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It is an absolute honour and a delight to be responding to this debate with you in the Chair, Mr Speaker—it is the first time I have done so—and congratulations.
To reassure people—mothers, particularly—I would like to make one or two points about the wider context of the debate: the safety of giving birth in the UK. The NHS in this country remains one of the safest places in the world to have a baby. The Government’s maternity ambition is to halve the 2010 rates of stillbirths, neonatal and maternal deaths, and brain injuries in babies occurring during or soon after birth, by 2025. That ambition also includes reducing the rates of pre-term births from 8% to 6%. I reassure her that we have already achieved our ambition for a 20% decrease in stillbirths by 2020, so we are very much on track with those ambitions.
First and foremost, I express my heartfelt sympathies to every family who has been affected by previous failings in the trust’s maternity services. There can be no greater pain for a parent than to lose a child.
I pay tribute to my right hon. Friend Jeremy Hunt, the former Secretary of State, who asked NHS Improvement to commission the independent review of maternity services at Shrewsbury and Telford in 2017, which is two years ago now—my hon. Friend was quite right about that. I take mild issue with one of her points, however, which was that NHS Improvement kept quiet about the failings. I find that slightly disappointing, because the raison d’être of NHS Improvement, which was also established by my right hon. Friend, is to investigate, expose and learn from failings, so I think she would agree it is not something that NHS Improvement would do. It is not in the culture of the organisation; the exact opposite is true.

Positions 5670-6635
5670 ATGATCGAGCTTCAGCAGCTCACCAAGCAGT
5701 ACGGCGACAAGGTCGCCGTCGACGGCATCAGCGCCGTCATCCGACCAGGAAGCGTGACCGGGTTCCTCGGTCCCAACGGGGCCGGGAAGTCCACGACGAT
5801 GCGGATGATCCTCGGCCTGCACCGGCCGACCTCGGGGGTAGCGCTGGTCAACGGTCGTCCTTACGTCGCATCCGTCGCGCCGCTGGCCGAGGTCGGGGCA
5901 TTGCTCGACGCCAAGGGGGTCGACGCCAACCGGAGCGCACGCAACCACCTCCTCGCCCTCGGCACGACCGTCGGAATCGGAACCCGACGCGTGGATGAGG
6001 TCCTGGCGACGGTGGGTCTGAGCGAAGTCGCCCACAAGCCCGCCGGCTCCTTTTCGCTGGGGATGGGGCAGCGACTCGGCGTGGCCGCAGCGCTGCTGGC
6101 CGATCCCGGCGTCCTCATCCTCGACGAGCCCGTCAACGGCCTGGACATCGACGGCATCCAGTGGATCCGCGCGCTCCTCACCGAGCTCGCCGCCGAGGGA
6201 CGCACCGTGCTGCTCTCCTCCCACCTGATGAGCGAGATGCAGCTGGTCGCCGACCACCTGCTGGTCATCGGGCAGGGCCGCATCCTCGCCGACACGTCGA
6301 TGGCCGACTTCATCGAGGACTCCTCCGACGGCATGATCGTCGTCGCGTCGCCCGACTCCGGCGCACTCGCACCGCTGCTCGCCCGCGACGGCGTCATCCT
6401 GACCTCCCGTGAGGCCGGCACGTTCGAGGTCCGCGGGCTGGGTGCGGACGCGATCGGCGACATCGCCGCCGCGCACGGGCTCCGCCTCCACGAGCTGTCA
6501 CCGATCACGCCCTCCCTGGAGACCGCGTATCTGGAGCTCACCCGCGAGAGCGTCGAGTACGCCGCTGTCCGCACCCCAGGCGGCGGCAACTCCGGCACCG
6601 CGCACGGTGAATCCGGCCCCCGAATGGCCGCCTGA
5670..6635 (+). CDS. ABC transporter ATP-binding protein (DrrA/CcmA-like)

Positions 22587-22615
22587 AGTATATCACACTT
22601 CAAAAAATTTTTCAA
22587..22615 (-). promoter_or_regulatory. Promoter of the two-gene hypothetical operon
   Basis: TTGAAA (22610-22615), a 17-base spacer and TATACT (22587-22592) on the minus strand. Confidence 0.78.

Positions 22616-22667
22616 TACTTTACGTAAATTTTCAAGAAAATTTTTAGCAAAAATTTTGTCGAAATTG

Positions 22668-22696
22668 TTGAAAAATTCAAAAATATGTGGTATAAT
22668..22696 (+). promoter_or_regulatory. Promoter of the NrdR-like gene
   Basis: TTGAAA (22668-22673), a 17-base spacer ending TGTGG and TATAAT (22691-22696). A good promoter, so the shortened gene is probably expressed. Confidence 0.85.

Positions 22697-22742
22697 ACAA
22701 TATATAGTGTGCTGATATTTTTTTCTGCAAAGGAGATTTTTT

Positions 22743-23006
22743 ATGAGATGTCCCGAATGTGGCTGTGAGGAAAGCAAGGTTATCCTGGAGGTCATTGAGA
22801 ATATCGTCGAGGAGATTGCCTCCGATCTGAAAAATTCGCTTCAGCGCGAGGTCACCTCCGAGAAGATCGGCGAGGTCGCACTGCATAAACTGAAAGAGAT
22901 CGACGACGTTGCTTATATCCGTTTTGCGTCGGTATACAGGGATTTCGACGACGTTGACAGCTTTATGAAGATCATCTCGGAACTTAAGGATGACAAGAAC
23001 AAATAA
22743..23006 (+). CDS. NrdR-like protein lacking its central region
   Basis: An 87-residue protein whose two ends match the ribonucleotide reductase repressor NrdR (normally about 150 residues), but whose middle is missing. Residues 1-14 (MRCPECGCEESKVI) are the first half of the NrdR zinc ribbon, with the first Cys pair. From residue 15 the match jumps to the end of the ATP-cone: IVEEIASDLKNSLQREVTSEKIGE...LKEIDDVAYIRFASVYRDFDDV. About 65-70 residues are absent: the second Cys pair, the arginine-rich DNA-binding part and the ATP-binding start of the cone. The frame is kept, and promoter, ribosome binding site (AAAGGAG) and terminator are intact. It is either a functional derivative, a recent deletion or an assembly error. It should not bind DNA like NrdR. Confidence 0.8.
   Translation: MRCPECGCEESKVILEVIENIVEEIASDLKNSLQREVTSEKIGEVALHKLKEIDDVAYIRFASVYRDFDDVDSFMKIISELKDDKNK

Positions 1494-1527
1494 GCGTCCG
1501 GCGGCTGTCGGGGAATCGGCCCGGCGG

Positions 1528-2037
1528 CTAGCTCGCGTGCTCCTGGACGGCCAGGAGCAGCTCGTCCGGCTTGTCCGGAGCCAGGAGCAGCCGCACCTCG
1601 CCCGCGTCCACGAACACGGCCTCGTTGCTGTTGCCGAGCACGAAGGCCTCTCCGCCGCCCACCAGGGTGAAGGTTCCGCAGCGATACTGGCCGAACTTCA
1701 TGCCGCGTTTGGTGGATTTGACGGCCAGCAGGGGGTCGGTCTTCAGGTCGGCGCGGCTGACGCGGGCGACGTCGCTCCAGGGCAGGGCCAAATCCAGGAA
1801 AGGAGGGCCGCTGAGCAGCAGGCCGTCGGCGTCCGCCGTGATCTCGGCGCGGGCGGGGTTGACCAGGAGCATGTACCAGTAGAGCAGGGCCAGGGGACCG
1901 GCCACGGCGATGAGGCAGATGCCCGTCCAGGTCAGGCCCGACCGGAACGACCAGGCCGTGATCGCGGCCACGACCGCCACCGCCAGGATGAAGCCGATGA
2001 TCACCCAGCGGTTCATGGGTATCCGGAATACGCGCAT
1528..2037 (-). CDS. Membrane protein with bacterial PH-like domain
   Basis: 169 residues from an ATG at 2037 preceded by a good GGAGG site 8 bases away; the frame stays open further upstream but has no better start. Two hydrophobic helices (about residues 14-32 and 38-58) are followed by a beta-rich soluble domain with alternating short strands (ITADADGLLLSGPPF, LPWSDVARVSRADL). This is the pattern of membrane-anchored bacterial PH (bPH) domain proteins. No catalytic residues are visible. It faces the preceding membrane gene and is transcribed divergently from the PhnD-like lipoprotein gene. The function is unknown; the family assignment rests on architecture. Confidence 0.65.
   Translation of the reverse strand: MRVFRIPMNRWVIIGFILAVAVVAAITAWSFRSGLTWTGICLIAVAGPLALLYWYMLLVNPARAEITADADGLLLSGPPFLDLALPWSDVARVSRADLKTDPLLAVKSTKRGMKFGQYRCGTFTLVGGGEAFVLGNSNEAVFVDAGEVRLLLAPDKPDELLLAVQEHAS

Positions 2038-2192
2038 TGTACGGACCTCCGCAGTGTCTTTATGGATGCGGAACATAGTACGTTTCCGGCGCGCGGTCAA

The review being chaired by Donna Ockenden, a clinical expert in maternity and a registered midwife, was tasked with assessing the quality of previous investigations and the implementation of recommendations at the trust relating to new-born, infant and maternal harm. The original terms of reference covered the handling of 23 cases. The terms of reference have since been updated and were published in November to reflect the expanded scope of the review, and the review team will be in touch in the following weeks with the affected families to ensure that they are appropriately supported throughout the process. I am afraid I have to inform my hon. Friend and the House that the additional cases have now been identified and the total number relevant to the review now stands at 900, a small number of which go back 40 years.
The extra cases have been found by a number of means—from looking at previous incidents reported at the hospital to parents brave enough to come forward and talk about their own experiences. I am sure my hon. Friend will understand that, unlike with Morecambe Bay, which involved a small number of cases, it will take the review considerably longer to investigate 900 cases[This section has been corrected on